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Software Company Simplebet Raises $15 Million for New Sports-Betting Service

Source: FanDuel
  • Simplebet CEO Chris Bevilacqua told CNBC the firm is also in discussions with another top tier sports gambling provider for its micro-betting product.
  • Simplebet has now raised $50 million, with investors including Jim Murren, the former MGM Resorts International CEO.

Simplebet has raised $15 million in its latest financing round as the software company looks to enhance its sports betting products.

Simplebet's software allows users to wager on quick odds, like which player will make the next catch in football or if the next call is a passing or running play. It's used by apps like FanDuel.

Simplebet CEO Chris Bevilacqua told CNBC that investors were attracted to the company after a strong showing around free-to-play games on FanDuel and real money bets on Greece-based gaming company Intralot. The firm will use the funds to roll out Scripts, an extension of its micro-betting service.

Bevilacqua said Scripts would give bettors more options with in-play wagers around live sports.

"We have the future operating system of all in-play betting," Bevilacqua said. "And we think in-play betting is going to be the way the vast majority of sports fans are going to bet."

Simplebet has raised $50 million, and investors in this round include former MGM Resorts International CEO Jim Murren. Former National Football League team executive Joe Banner is also an investor.

"It goes beyond drives and plays but expands into correlated bets," Bevilacqua said. "So you can bet not only on the next play but if the next play will result in a touchdown from a pass on the third play of the drive."

Simplebet unveiled its product on FanDuel for the National Football League's 2020 season, teaching consumers about the micro-betting via its free-to-play model, "PlayAction." Bevilacqua said the software saw over 100,000 unique users place over 8 million free-to-play bets during the 2020 NFL season on PlayAction.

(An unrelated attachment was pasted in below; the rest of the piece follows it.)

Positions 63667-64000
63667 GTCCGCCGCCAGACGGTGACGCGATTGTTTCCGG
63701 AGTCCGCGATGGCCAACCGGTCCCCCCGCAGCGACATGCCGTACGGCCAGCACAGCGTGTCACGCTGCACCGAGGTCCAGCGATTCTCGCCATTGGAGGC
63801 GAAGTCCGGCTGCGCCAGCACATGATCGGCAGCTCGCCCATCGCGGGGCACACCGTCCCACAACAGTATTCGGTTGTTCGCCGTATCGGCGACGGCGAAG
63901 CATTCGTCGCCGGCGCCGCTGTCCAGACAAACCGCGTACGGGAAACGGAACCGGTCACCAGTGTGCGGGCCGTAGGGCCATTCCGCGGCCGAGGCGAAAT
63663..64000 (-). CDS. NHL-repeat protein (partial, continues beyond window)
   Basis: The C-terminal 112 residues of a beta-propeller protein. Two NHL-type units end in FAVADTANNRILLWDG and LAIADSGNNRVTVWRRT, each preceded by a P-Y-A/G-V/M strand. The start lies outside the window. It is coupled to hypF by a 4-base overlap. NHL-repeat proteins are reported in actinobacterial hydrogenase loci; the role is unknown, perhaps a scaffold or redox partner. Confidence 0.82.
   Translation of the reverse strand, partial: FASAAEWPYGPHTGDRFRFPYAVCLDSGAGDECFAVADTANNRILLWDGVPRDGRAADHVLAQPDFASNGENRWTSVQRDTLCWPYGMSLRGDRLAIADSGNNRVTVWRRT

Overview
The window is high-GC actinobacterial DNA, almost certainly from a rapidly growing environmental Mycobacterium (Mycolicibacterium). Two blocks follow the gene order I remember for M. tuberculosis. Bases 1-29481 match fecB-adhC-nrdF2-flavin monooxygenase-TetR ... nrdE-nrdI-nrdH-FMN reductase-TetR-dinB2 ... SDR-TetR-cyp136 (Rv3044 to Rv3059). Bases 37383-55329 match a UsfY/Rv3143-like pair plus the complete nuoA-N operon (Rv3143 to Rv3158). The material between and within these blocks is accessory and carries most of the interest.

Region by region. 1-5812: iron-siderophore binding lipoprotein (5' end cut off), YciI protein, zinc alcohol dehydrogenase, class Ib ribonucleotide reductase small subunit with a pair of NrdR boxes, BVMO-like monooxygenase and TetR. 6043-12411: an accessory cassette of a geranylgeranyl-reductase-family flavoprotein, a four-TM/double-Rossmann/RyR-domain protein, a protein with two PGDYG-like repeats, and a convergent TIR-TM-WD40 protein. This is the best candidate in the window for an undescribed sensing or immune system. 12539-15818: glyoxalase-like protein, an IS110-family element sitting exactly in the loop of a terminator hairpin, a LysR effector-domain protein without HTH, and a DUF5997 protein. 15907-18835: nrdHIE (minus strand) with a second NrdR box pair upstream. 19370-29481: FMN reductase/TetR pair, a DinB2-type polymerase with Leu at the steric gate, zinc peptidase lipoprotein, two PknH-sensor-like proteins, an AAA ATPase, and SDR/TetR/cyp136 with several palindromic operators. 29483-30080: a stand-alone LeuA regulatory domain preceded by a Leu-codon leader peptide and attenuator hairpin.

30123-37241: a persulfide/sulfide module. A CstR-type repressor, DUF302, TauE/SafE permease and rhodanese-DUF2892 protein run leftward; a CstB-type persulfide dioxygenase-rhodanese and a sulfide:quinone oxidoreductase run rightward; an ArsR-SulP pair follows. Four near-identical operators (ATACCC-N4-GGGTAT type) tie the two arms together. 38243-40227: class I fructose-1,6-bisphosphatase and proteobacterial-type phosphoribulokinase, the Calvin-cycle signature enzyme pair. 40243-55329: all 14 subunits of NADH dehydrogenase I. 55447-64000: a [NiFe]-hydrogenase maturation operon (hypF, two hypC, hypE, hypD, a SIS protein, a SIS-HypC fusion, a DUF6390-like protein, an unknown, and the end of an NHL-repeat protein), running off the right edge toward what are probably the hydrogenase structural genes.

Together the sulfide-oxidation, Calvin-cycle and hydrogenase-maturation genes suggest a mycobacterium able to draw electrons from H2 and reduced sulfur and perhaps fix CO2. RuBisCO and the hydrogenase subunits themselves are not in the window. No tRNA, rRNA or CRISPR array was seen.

Source: SimpleBet

In January, Intralot, which has betting licenses in Washington, D.C., and Montana, used Simplebet for bets during the NFL's postseason and Super Bowl. Bevilacqua said nearly 25% of all Intralot's play in NFL bets in January were from its micro-bet offerings from the two regions.

"Once the investment community saw those results, we started to get a lot of interest," Bevilacqua said. "We wanted to capitalize the company in the long term and use that investment into our engineering and product."

"There was a lot of sticky user behavior that created a lot of bet velocity," Bevilacqua added. "You had users that were engaging throughout each quarter and that bet velocity — it takes live sports and turns into a slot machine experience where you know whether you've won or lost in a matter of minutes of seconds."

What's next for Simplebet

With U.S. sports betting revenue forecast to reach $2.5 billion in 2021 and $8 billion by 2025, Simplebet is gaining position in the sector.

The firm has partnerships with sports gambling company PointsBet and provides real-time betting data for Major League Baseball's Rally mobile app. Bevilacqua said it's also in discussions with another top tier gambling operator, but he declined to reveal the company.  

"You're going to start to see the product rolling out in a lot more markets and a lot more jurisdictions and not just on the real money betting side," he said. "We're in conversations with a bunch of media companies who are looking at the fan engagement aspect."

Last month, the National Basketball Association granted Simplebet the rights to provide odds for its "NBA InPlay" product that it debuted in 2016. FanDuel relaunched InPlay and integrated Simplebet's software. It now offers micro-bets. Simplebet will let people bet on the NBA using Intralot in April.

"(The NBA) sees this as a great test lab for in-play betting that we want to enhance together working with FanDuel over time," Bevilacqua said.

Disclosure: CNBC parent Comcast and NBC Sports are investors in FanDuel.

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